This year, I decided to treat myself to good vision and get LASIK! If you follow me on Instagram you probably already know my initial thoughts but today I wanted to share my experience with the entire procedure in case any of you have ever given thought to laser vision correction. Spoiler alert… I can see without glasses or contacts and it is glorious!!
To give a little back story, I have been contemplating LASIK for many years. I have always been envious of those with perfect vision (thank you, genetics) and dreamed of what it would be like to wake up and be able to see. I’m sure some of y’all can relate! I started wearing glasses in 6th grade and that lasted a whole year before I convinced my parents to let me get contacts and have worn them pretty much exclusively since. I hate the feeling of glasses- they irritate my nose/temples and get in the way and are no fun to work out in. I would pretty much only wear them before bed and without them I was SO blind… like could barely see the E on the eye chart. If you know anything about prescriptions, I was a -5 and -3.75.
My mom got it when I was younger and I know several people who had it done and raved about it. I have been thinking about it for years and got a consultation a few years ago but didn’t go through with it because I got a bad vibe from the doctor and just wasn’t mentally ready… I was scared of the procedure! But then everyone I talked to said it was so easy and let me tell you… THEY WERE RIGHT!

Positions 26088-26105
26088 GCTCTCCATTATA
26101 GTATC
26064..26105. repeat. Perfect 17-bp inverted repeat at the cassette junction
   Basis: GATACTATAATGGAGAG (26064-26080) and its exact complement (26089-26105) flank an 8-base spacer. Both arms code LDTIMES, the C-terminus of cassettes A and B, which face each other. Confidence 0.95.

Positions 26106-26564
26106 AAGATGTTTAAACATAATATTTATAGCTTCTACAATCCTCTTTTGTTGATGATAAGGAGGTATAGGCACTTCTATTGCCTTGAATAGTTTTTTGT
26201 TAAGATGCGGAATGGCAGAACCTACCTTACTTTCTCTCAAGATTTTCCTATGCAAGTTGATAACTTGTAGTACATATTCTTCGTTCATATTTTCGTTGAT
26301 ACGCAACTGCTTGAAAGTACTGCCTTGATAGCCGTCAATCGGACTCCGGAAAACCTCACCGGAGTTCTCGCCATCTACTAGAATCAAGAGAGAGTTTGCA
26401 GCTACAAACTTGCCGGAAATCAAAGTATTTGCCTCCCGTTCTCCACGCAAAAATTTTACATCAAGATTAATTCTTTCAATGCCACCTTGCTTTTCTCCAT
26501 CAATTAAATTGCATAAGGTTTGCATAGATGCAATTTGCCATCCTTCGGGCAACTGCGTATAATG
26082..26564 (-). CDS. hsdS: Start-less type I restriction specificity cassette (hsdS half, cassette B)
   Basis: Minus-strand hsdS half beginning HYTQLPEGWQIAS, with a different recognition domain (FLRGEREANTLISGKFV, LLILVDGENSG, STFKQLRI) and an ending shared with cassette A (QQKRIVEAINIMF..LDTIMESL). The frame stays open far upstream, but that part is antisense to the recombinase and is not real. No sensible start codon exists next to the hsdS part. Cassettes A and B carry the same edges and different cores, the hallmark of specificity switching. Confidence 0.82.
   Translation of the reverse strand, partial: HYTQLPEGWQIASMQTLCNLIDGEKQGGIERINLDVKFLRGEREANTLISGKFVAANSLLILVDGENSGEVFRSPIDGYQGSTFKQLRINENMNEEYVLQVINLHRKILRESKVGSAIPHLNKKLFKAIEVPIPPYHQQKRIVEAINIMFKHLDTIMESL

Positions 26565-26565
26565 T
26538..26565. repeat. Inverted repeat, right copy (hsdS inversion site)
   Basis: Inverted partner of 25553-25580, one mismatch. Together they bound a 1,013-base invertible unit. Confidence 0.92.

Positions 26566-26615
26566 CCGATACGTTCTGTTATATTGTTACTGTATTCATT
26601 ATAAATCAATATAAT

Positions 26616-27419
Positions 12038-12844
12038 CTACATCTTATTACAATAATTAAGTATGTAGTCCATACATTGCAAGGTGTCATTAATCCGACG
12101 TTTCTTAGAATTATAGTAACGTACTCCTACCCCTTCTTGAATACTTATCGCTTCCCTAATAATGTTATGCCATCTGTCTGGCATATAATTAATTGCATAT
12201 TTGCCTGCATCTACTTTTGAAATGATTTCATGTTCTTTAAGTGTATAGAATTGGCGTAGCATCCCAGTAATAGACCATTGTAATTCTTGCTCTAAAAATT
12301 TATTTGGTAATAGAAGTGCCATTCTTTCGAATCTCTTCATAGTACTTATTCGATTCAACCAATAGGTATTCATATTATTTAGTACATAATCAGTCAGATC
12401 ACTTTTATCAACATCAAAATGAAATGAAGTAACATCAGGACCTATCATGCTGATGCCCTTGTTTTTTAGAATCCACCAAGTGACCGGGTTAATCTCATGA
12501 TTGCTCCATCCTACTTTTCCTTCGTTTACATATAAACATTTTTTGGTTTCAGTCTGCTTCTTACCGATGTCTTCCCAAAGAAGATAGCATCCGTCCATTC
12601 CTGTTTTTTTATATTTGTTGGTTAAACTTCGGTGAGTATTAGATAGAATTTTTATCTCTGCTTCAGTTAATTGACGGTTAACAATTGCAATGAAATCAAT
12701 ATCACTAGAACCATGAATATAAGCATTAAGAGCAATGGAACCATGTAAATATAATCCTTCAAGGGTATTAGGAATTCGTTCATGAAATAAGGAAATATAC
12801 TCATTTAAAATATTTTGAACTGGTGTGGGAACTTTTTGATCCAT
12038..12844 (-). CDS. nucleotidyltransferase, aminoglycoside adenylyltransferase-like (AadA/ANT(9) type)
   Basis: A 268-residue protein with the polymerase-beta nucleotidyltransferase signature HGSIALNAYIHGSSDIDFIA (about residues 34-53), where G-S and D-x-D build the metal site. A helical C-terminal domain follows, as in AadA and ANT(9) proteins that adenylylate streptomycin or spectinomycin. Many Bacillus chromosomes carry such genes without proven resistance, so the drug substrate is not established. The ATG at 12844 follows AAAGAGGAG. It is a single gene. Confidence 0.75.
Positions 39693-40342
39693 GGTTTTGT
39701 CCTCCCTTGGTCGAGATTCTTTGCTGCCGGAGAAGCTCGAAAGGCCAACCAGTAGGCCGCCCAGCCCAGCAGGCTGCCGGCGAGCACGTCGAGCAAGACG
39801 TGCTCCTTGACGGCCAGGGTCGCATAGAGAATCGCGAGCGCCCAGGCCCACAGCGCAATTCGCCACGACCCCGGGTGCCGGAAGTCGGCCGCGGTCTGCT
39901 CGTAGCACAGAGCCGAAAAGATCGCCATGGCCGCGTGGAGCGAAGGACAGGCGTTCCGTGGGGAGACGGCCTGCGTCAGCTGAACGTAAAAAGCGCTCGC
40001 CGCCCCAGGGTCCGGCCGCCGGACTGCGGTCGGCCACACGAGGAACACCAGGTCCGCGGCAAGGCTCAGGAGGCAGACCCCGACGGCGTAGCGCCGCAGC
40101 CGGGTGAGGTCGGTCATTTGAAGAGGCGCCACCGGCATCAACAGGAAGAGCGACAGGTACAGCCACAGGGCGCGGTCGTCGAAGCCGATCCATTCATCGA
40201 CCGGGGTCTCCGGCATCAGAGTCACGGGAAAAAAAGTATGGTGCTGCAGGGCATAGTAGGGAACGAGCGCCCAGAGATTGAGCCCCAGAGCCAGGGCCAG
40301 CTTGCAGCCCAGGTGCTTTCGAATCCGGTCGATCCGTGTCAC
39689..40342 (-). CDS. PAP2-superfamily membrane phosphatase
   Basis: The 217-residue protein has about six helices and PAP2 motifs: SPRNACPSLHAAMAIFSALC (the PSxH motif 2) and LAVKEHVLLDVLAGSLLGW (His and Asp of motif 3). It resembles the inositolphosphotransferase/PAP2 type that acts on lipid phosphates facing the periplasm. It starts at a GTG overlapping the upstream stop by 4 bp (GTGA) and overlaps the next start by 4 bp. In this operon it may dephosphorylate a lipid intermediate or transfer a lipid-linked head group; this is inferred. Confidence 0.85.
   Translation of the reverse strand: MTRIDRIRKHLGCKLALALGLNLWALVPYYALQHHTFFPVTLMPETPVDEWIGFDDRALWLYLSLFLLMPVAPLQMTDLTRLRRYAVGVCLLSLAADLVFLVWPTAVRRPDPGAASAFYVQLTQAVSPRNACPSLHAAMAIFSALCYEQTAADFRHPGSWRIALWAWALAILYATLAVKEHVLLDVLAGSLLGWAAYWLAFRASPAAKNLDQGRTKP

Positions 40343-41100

There are many criteria that go into being a good LASIK candidate including your age, stability of your prescription, your medical history, shape of your corneas… I could go on but you get the picture. My optometrist recommended my surgeon because his practice was known for being conservative and only performing surgery on the best candidates. If you are at all interested in LASIK, make sure you do your research because you don’t want a surgeon who does the procedure on just anyone, because that’s when bad outcomes arise. If you are local to Charlotte, feel free to email me or shoot me a DM if you want to know where I went!
If you wear contacts regularly, you will have to be out of them for 1-2 weeks before surgery. I had a preliminary test to see if I was a good candidate and had to go back in 1 week before my surgery for more testing. I had to be out of my contacts a week before the testing and a week before surgery so I decided to do it back to back. This was honestly the worst part because like I said… I hate wearing glasses! The reason you have to do this is because constantly wearing contacts can change the shape of your cornea so they need some time to breathe.
Since I had to work in healthcare, they put me on an antibiotic drop 1 week prior to surgery. They also wanted me to do lid scrubs twice a day. If you don’t work in the healthcare field then you would just start with an antibiotic drop the night before and come in with a clean face & eyes and that’s it!
After I went over the procedure details, risks, and post-op care with the surgeon, I was given a Xanax to calm the nerves. As soon as I got in the OR my surgeon said “I could tell you were pretty nervous” but the meds really did help! The whole procedure probably took about 10 minutes. After putting in a ton of numbing drops, you go under the first laser which creates the flaps on each cornea. I heard this part would be the most uncomfortable because a suction cup applies pressure to your eyeball but for me it was minimal! Maybe a 1/10 discomfort.
After they create the flaps, the table slides over to the excimer laser which is the one that changes the shape of your cornea. The weirdest part was probably when he lifted the flaps of my corneas, it just looked like a clear part of my eye was moving! For the second part you just stare into a light while the laser works (it does smell a little like burning flesh so be forewarned).